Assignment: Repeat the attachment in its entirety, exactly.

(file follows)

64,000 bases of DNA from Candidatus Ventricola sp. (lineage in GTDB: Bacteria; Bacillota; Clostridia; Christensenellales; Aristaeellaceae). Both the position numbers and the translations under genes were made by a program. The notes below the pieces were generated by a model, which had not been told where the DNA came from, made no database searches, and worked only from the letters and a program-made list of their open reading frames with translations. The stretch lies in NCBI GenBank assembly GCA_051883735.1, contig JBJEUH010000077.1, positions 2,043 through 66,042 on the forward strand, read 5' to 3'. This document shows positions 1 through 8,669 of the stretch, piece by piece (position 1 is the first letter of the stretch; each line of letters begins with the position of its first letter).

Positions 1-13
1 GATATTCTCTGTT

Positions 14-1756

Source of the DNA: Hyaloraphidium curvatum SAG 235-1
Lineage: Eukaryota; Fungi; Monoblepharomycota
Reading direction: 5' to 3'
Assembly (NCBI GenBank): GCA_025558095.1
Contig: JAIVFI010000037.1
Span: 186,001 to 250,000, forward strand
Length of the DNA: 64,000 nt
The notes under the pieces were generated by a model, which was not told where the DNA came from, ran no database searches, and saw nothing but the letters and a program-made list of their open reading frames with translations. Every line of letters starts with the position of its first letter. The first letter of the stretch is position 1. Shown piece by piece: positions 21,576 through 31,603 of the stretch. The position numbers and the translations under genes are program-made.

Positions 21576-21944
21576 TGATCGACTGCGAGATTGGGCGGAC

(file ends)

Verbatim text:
64,000 bases of DNA from Candidatus Ventricola sp. (lineage in GTDB: Bacteria; Bacillota; Clostridia; Christensenellales; Aristaeellaceae). Both the position numbers and the translations under genes were made by a program. The notes below the pieces were generated by a model, which had not been told where the DNA came from, made no database searches, and worked only from the letters and a program-made list of their open reading frames with translations. The stretch lies in NCBI GenBank assembly GCA_051883735.1, contig JBJEUH010000077.1, positions 2,043 through 66,042 on the forward strand, read 5' to 3'. This document shows positions 1 through 8,669 of the stretch, piece by piece (position 1 is the first letter of the stretch; each line of letters begins with the position of its first letter).

Positions 1-13
1 GATATTCTCTGTT

Positions 14-1756

Source of the DNA: Hyaloraphidium curvatum SAG 235-1
Lineage: Eukaryota; Fungi; Monoblepharomycota
Reading direction: 5' to 3'
Assembly (NCBI GenBank): GCA_025558095.1
Contig: JAIVFI010000037.1
Span: 186,001 to 250,000, forward strand
Length of the DNA: 64,000 nt
The notes under the pieces were generated by a model, which was not told where the DNA came from, ran no database searches, and saw nothing but the letters and a program-made list of their open reading frames with translations. Every line of letters starts with the position of its first letter. The first letter of the stretch is position 1. Shown piece by piece: positions 21,576 through 31,603 of the stretch. The position numbers and the translations under genes are program-made.

Positions 21576-21944
21576 TGATCGACTGCGAGATTGGGCGGAC